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e. Fort Hindman is disabled, with a loss of nine men. The river is narrow, so that but one vessel can go at a time, and she and the Osage bore, for a time, the whole weight of the battle. All the vessels have lost more or less, except the Conestoga and Lexington. While I am writing, a deserter brings us the intelligence that the rebels are assembling in force at Trinity. If this information proves to be correct, and I have no doubt it is, we are in for another fight in the morning. March 3d, 10 o'clock A. M.--We came down here this morning, in confident anticipation of a fight, but the rebels got enough yesterday. During the night they abandoned their works here, burned their guns, and fled. The fleet now lies off the town, throwing an occasional shell over the place, to prevent an approach, while our crews are ashore, unearthing their guns, destroying the gun-carriages, dismantling the fort, collecting plunder, bringing off their guns, etc. It now seems probable that we ma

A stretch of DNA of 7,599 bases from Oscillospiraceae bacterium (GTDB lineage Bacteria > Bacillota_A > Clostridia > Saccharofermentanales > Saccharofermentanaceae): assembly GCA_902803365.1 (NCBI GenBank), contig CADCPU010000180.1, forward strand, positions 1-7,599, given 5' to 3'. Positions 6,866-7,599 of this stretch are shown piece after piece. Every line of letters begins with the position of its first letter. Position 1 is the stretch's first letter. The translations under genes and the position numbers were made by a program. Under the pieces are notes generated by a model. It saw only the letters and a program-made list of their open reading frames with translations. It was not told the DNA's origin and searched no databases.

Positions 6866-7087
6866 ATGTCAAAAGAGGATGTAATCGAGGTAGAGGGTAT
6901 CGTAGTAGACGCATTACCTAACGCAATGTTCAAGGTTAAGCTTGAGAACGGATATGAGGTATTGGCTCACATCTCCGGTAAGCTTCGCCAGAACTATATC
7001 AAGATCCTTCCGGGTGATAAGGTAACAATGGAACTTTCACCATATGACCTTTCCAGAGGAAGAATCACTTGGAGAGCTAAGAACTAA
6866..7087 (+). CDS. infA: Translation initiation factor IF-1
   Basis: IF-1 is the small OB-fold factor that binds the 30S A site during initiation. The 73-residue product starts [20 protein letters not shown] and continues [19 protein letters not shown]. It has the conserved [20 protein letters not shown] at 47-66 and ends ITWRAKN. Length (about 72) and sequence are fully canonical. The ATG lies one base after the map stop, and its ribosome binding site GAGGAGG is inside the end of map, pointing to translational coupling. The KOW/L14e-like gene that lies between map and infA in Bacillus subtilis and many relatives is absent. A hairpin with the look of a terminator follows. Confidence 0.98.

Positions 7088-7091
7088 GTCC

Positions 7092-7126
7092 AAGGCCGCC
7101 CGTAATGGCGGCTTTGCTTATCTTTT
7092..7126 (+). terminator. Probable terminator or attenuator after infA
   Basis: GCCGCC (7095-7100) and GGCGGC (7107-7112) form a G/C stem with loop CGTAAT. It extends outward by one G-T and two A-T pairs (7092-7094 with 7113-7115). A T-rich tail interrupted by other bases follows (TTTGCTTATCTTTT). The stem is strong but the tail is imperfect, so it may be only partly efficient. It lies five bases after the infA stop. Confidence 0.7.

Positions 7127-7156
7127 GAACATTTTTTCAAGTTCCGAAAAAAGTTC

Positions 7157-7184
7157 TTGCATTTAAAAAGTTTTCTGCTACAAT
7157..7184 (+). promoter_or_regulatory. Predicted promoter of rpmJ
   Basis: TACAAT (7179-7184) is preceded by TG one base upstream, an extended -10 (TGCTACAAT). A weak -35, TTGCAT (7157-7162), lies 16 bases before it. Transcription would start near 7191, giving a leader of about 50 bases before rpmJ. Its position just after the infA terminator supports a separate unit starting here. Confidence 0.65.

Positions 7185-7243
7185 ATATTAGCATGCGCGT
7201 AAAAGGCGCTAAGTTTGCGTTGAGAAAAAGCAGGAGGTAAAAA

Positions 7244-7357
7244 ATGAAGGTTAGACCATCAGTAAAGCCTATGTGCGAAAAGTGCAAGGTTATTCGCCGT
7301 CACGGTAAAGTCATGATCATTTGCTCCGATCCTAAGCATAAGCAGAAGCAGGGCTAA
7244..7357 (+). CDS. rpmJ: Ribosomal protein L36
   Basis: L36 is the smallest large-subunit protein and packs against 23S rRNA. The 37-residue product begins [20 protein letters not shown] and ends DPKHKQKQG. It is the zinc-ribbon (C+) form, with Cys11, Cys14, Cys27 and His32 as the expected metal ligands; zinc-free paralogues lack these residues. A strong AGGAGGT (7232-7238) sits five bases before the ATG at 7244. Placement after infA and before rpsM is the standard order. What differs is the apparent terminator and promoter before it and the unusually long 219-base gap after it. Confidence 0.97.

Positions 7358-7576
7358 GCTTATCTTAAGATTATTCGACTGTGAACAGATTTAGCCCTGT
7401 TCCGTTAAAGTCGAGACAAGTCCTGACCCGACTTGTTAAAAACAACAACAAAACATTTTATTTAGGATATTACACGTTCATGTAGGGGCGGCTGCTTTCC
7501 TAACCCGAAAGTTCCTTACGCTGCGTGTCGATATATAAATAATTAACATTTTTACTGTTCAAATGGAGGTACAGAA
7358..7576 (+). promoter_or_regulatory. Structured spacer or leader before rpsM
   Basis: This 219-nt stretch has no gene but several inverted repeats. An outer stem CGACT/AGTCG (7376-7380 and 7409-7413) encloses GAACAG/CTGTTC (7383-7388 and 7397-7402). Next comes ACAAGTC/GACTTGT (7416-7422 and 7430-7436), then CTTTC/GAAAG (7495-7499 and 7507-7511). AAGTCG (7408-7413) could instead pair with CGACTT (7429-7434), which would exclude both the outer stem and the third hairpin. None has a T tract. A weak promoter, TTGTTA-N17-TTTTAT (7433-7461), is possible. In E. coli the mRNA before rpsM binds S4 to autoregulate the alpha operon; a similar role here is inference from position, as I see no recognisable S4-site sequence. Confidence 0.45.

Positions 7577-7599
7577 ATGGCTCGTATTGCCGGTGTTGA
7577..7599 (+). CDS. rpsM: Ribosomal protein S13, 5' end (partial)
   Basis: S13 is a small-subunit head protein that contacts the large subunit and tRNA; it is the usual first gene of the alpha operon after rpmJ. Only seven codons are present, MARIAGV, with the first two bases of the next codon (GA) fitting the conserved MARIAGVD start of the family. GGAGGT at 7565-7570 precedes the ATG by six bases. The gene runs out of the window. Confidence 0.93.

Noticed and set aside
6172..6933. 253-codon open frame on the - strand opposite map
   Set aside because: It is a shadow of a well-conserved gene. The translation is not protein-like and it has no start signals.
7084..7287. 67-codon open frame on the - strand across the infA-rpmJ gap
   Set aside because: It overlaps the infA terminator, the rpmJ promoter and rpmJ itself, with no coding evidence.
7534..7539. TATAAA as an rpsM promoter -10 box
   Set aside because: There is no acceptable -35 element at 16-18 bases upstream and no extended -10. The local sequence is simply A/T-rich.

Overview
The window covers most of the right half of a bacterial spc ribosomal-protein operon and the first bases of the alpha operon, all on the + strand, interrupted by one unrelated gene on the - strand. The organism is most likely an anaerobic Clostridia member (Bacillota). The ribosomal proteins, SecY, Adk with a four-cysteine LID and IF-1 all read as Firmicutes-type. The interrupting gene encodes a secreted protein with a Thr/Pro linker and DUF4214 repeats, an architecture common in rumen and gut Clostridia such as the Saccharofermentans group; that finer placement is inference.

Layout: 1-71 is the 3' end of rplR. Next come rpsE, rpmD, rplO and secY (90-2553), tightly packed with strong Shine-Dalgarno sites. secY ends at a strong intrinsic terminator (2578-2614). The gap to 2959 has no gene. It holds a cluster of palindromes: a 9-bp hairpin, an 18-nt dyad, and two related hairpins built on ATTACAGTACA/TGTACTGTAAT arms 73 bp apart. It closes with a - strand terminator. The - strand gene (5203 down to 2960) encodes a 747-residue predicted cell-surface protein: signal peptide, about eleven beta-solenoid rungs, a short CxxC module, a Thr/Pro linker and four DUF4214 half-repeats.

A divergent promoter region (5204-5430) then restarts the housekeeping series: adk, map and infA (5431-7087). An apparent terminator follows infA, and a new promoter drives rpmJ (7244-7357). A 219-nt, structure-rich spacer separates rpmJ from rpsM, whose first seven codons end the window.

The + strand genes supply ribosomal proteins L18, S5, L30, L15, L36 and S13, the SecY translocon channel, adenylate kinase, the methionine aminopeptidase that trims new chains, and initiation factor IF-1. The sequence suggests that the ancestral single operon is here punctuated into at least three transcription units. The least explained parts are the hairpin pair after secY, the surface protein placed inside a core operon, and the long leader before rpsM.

n the hope of destroying the hated and feared Kilpatrick, hoping thereby to gain that confidence of his associates in crime lost by battling with the man whom he seeks to ruin. In this, however, he will not be permitted to be successful. From the rebel statements made, it would appear that Dahlgren lost his life by neglecting to exercise the usual precautions to guard against. surprise, and was ambushed late at night. There was no moon on Wednesday or Thursday nights, (March second and third,) until toward morning; there was a cloudless sky both nights, and bright star-light, affording sufficient light to see objects at a distance, except in woods. Dahlgren being so near Gloucester, probably considered himself beyond all serious danger, and therefore it is possible was entrapped when least prepared for it, and almost entirely thrown off his guard. But I am inclined to think that Major Cook, his second in command, when at liberty to do so, will give an entirely different versio